Dyspepsia and functional dyspepsia



The definition of dyspepsia is controversial, with some authorities including reflux symptoms whereas others do not. An international committee of clinical investigators that meets in Rome have routinely excluded reflux symptoms.

Dyspepsia has historically been defined as pain or discomfort located in the upper abdomen (mainly in or around the midline as opposed to the right or left hypochondrium). Discomfort may include bloating, fullness, early satiety, postprandial fullness or nausea. Dyspepsia may be either organic, implying an organic, systemic or metabolic disease has been identified as the cause, or functional, where there is no identifiable explanation for the symptoms. Functional dyspepsia is also known as idiopathic or non-ulcer dyspepsia.

The Rome III committee has redefined functional dyspepsia and limited the term to refer to the four following symptoms: bothersome post-prandial fullness, early satiation, epigastric pain, or epigastric burning. The remaining symptoms of discomfort listed above have been allocated clinical entities of their own, and together they comprise the functional gastroduodenal disorders (Table 4.1). In addition, as shown in Table 4.2, there are two new diagnostic categories within functional dyspepsia; namely postprandial distress syndrome (PDS) and epigastric pain syndrome (EPS).

TABLE 4.1 Functional gastroduodenal disorders

TABLE 4.2 Subtypes of functional dyspepsia

Diagnostic criteria*for postprandial distress syndrome
Must include one or both of the following:

Supportive criteria

Diagnostic criteria*for epigastric pain syndrome
Must include all of the following:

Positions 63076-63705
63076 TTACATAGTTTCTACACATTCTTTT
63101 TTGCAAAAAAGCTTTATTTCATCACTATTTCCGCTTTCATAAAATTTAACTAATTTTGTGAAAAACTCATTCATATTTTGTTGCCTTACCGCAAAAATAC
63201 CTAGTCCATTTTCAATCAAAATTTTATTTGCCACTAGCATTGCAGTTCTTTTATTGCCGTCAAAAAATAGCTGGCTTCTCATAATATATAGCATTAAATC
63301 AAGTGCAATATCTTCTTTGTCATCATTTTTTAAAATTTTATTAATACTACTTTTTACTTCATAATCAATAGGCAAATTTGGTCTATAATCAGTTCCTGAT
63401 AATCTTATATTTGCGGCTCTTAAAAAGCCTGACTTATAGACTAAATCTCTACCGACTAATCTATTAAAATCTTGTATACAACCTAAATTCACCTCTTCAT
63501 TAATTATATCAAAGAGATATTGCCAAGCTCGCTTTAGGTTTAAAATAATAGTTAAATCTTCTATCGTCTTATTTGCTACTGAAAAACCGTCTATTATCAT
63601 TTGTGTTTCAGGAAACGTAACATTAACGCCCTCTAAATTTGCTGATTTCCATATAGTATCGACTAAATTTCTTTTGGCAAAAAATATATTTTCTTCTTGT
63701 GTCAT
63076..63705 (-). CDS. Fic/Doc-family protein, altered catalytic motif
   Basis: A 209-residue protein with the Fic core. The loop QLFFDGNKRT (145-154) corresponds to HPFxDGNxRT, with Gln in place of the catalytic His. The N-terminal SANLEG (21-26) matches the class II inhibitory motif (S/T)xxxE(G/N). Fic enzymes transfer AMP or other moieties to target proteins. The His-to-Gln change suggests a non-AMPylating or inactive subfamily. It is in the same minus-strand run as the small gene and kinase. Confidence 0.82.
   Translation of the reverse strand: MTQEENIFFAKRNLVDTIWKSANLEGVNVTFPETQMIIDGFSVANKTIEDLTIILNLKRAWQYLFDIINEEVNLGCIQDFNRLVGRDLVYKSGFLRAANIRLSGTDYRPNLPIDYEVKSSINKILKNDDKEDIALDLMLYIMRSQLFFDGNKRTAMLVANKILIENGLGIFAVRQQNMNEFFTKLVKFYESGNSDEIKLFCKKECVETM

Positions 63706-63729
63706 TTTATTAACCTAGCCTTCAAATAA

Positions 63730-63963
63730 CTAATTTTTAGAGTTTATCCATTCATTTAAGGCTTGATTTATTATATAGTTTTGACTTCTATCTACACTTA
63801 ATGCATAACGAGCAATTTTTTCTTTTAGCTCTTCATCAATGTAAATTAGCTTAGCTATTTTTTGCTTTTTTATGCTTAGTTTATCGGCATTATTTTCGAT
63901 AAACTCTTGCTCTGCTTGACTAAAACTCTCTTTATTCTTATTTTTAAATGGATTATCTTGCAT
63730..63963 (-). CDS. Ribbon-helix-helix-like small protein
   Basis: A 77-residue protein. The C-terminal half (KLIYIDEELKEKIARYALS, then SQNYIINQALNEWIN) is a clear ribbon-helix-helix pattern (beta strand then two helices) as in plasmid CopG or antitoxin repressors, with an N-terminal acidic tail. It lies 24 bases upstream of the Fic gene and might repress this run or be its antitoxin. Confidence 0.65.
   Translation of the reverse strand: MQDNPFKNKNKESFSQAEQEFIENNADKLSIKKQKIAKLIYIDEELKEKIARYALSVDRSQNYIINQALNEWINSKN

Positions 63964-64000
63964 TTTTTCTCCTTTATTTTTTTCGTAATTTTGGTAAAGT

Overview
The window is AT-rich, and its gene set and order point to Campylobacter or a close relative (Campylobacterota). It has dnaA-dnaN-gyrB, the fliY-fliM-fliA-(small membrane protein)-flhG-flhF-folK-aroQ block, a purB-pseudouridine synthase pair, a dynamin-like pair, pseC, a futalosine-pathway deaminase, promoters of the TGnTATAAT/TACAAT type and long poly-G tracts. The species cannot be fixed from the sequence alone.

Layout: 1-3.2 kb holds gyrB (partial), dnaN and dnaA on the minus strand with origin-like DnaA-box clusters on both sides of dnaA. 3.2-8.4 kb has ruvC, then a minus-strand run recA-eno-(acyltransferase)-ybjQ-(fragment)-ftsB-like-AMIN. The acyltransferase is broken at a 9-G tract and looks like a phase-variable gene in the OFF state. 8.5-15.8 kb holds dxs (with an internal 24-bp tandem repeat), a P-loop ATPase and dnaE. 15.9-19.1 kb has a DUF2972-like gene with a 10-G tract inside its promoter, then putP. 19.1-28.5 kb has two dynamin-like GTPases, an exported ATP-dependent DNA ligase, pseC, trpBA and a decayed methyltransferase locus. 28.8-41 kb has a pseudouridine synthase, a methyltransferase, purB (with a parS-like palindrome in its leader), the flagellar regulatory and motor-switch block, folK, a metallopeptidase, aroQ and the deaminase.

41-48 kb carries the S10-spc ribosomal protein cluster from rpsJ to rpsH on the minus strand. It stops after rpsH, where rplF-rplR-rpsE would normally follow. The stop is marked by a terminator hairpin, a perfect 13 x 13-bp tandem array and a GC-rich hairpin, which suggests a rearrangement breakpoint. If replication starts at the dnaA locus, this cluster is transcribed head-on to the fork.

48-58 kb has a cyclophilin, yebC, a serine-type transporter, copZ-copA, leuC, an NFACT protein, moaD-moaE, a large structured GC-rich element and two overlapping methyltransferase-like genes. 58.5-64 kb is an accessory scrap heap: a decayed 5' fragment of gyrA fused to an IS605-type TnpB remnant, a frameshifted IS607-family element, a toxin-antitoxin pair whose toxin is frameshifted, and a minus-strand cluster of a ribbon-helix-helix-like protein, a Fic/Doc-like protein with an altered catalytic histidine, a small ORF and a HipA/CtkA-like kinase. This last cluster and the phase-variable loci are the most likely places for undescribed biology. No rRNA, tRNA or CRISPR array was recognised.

Supportive criteria

* Criteria fulfilled for the last 3 months with symptom onset at least 6 months before diagnosis

There is some overlap between symptoms of gastro-oesophageal reflux disease (GORD) and dyspepsia. Heartburn is traditionally excluded from the Rome II and III criteria for dyspepsia, although in Rome III a burning sensation confined to the epigastrium is not considered to be heartburn unless it also radiates retrosternally. Despite the exclusion of heartburn, reflux oesophagitis is the most common structural finding when patients with dyspepsia are evaluated by upper endoscopy in Western nations. Heartburn more than twice weekly strongly suggests GORD in favour of dyspepsia.

Uninvestigated dyspepsia refers to new onset or recurrent dyspepsia for which no diagnostic investigations have yet been performed and subsequently a specific diagnosis has not been reached. This has implications for both diagnostic and management pathways.



Organic causes of dyspepsia are many and varied as outlined in Table 4.3, but the majority of cases are due to peptic ulcer disease, gastro-oesophageal reflux and malignancy.

TABLE 4.3 Causes of organic dyspepsia


Mar 29, 2017 | Posted by in GASTROENTEROLOGY | Comments Off on Dyspepsia and functional dyspepsia
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